Our History with Rwanda
The Paraclete’s connection with Rwanda began in 2000 when one of its leading women leaders, Aloisea Inyumba, visited us as part of a group attending Harvard University’s Women Waging Peace Colloquium. She wondered if we could help her start a leadership school for girls in Rwanda. Aloisea saw how we provided educational opportunities and she knew their importance – she had been educated in a school started by Irish missionaries while growing up as a refugee. To her, South Boston seemed Irish enough to be responsive to her request.
The Paraclete was able to attract a wide circle of people interested in helping with the school project . Our teenagers had fundraising events and many of our Board members visited Rwanda. With everything in place for a final major fundraising push, a group of Boston women, now known as the Maranyundo Initiative, stepped up to the plate to assume complete responsibility for the school and have continued to support its operations. Feel free to visit www.maranyundo.org for additional information. The Maranyundo Girls School opened in 2008. Later in 2010, it was gifted to the Benebikira Sisters, a native order of Catholic Sisters.
In 2002, we opened our doors to welcome members of the Benebikira Congregation, who came to Boston to further their studies. The Sisters' presence in the Paraclete opened up a unique learning experience for our students and prompted over 45 Paraclete friends to accept their invitation to visit Rwanda.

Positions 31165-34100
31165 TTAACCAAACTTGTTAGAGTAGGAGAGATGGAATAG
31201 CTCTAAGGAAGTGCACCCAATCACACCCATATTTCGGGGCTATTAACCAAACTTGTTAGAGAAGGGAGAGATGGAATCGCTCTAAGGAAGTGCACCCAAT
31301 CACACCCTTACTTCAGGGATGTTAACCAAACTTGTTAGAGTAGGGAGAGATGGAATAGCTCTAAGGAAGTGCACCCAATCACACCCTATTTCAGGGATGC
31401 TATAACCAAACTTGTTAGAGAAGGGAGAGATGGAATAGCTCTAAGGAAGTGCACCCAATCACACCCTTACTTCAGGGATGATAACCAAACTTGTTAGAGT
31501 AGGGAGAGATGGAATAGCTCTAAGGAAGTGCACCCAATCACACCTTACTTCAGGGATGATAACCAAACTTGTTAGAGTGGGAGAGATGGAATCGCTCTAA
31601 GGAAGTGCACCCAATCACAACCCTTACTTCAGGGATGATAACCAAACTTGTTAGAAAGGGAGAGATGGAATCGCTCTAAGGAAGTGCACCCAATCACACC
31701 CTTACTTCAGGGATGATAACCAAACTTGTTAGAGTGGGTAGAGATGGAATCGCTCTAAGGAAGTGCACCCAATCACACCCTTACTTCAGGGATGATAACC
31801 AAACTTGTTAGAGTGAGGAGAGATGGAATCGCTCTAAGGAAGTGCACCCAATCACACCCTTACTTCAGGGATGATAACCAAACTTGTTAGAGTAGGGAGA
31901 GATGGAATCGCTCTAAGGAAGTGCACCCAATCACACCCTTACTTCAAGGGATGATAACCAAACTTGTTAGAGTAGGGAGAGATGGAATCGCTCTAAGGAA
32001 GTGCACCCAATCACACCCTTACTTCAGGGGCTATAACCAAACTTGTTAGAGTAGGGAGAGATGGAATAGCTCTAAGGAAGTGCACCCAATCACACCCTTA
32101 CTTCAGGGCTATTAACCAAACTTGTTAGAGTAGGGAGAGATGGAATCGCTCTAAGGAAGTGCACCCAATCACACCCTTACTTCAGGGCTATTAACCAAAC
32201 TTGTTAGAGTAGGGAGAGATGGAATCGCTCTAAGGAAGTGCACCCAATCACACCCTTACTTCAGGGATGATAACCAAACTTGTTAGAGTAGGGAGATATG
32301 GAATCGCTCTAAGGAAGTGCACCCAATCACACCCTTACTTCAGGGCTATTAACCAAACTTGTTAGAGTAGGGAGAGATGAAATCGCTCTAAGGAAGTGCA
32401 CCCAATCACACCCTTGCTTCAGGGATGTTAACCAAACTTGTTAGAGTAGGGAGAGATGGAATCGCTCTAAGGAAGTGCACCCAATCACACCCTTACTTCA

The Rwandan Circles
Our ever expanding Rwandan circle has resulted in people taking on the funding of various projects. Since this project began, a group of supporters has helped the Byimana School, run by the Marist Brothers, and one family built a library for the Benebikira Schools. The Paraclete provides the administrative support to process these donations.
The Pi-Brary Collaborative was created in 2013 to bring relevant, accessible, and affordable educational materials to the schools and health clinics of Rwanda. It had a two prong approach: creating small booklets called Oksbo using the ancient art of origami, and creating an off-line digital library using the new technology of a small computer called Raspbery Pi with low cost tablets.
Our institutional structure is simple. Following the model of other open source technology communities, we are individuals and organizations from a variety of backgrounds who are contributing their skills and time in the development of a variety of educational resources. The Benebikira, a Rwandan congregation of Catholic nuns, is our institutional collaborator in country; the Paraclete in South Boston hosts a web page for us. Ongoing communication for various projects is carried on via Slack and our email, and google.docs. Our name is derived from our use of the raspberry pi computer as the content server for our digital collection.
So far we have taken three approaches: one involves the ancient art of origami to create small booklets; the second involves technology – a digital collection stored on a raspberry pi server with no need for the internet, and the third is the creation of science kits using easily obtained local materials.
The various projects are being piloted in the network of primary and secondary schools and health centers administered by the Benebikira Sisters in Rwanda. This collaboration assures that the collection meets our criteria of being affordable, accessible and relevant. The hardware associated with the project will be owned by the Benebikira congregation and loaned out to their various schools and clinics for use during this pilot phase.